making holes in the loom

posted in: Blog | 9

Apologies to anyone whose expectations have been excited by my earlier tweets: please note that the total number of holes made in the loom is only four!

So. The Megado is a beautiful loom. Everything about it is lovely as well as functional, and it seems like vandalism to change any part of it. So now I’m a vandal. I have dared to make — or rather to cause S to make — four holes in this gorgeous loom.

I was struggling to keep my selvedges straight on the bobbly shoreline warp, and was getting a lot of draw in. My warps are normally quite dense and not very wide so draw in is not a problem, but this cloth looked as though it was heading towards vanishing point.

Then I was reminded of Sandra’s clamp-and-string temple design. I’ve thought about trying it before, but my loom has very low sides and I wasn’t ready to fiddle with it. However, someone on WeaveTech suggested running a cord from the back of the loom to the front and using this to support the tensioning string. Now that’s a neat idea — but the Megado is full of Louet-esque innovations and the back beam actually rises up during weaving so it is not the ideal anchor point. I could, however, run a cord from the castle to the breast beam and it would be reasonably stable (the breast beam swings a little when the shafts are raised, but it’s nothing that would scare a piece of string).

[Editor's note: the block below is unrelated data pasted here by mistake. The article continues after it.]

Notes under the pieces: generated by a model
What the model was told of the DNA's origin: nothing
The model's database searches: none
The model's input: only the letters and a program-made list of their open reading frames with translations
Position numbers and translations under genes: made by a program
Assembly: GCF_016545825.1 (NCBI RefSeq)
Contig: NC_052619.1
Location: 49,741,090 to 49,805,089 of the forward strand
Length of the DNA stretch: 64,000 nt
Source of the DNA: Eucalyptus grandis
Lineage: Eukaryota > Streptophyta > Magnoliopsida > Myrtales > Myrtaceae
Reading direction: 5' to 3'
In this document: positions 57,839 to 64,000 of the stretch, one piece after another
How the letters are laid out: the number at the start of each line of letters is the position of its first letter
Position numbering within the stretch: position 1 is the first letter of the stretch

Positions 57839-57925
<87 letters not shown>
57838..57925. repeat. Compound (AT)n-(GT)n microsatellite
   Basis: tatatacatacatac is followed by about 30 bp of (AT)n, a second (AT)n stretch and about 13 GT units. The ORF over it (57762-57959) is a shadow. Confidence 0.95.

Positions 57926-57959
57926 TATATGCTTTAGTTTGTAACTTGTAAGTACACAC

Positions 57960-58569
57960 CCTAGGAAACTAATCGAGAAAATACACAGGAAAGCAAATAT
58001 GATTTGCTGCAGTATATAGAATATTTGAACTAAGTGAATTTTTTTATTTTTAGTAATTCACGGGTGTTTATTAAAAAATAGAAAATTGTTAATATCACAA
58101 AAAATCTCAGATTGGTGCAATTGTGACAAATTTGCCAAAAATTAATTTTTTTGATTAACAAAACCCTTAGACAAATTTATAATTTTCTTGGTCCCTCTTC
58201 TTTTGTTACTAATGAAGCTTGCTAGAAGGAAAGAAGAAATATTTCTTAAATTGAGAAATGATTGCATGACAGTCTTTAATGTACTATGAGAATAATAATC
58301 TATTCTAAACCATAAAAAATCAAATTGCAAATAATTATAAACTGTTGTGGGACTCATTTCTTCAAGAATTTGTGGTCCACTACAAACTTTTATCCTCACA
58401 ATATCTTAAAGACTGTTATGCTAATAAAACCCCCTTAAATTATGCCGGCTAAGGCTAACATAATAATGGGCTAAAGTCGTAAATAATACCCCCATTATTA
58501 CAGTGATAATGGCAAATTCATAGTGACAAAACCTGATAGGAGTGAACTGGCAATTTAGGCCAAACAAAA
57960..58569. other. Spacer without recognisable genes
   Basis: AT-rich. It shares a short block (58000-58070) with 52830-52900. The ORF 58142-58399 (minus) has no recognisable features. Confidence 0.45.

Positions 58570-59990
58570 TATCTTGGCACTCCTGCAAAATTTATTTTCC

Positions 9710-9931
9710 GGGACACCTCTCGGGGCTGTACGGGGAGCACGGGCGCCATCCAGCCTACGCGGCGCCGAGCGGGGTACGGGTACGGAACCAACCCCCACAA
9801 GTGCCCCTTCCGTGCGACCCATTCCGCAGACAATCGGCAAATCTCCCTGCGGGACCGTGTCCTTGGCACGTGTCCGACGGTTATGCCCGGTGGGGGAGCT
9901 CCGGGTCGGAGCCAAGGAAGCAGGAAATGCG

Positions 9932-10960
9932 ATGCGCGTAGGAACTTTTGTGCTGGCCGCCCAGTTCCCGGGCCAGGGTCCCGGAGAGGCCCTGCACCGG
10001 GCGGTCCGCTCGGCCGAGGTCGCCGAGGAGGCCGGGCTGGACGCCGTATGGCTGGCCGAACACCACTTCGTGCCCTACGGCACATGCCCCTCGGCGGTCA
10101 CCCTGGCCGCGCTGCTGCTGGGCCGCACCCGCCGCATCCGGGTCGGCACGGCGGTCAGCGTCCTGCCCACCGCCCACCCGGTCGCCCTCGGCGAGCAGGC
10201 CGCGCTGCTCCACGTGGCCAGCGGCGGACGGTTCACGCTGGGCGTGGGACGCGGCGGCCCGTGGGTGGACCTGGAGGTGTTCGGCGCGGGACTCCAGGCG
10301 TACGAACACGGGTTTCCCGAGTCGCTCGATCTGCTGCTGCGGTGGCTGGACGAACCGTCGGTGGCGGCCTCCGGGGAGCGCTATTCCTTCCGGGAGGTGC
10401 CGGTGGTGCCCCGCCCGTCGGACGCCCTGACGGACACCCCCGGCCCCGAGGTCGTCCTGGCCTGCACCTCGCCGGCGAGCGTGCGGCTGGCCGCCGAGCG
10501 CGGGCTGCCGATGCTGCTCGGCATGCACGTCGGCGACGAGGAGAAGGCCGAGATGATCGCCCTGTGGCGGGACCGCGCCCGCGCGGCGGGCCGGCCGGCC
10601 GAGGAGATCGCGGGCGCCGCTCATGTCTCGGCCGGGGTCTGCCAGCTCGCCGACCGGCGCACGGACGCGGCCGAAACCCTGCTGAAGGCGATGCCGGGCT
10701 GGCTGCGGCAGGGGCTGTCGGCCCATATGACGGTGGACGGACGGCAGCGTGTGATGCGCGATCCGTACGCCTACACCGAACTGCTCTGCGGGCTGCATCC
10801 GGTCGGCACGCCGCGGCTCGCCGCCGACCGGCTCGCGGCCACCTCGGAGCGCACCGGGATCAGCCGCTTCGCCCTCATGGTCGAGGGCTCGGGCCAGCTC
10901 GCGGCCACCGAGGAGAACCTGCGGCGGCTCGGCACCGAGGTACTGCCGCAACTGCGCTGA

Some kind of peg was needed to secure the cord, so I went on a raid of the Delta treadles. They have sufficient screws to tie up 12 shafts but I am only using eight. And yes, I chickened out of making the holes in the Megado myself and subcontracted this to S, who is much neater than I am. The result looks like this.

Since the screws in the castle and the beam are “official” Louet screws, they are perfect for holding a length of texsolv. And as Kerstin noted on my earlier post, even the full width reed is not as wide as the beater, so there is plenty of room for the cord to run through it. (After much discussion and experiment, we decided the cord should be horizontal even although the cloth/warp runs at an angle. However taught I try and make it, there is always going to be some give so that the effective height is lower than the height of the fixings.) Another length of texsolv is clipped to the cloth and suspended over the horizontal cord. An S-hook is slipped through the other end and weighted. On this side of the loom it makes sense to hang the weights down the inside of the frame where they are out of the way.

On the far side of the loom it is a bit more complicated: the cords for the dobby advance run along the side where the weights would hang, plus the brake lever sits inside the frame and it is all rather crowded. So we arranged the horizontal cord to run at a diagonal from the breast beam out to the dobby box (the vertical cord hanging down from the screw is just the excess texsolv — I don’t want to cut it, but may eventually get around to tying it up).

To keep the weighted cord from sliding along the diagonal, I have slipped a keyring through one of the loops in the texsolv and the cord goes through the ring — which is why it appears to be suspended under rather than over the horizontal cord.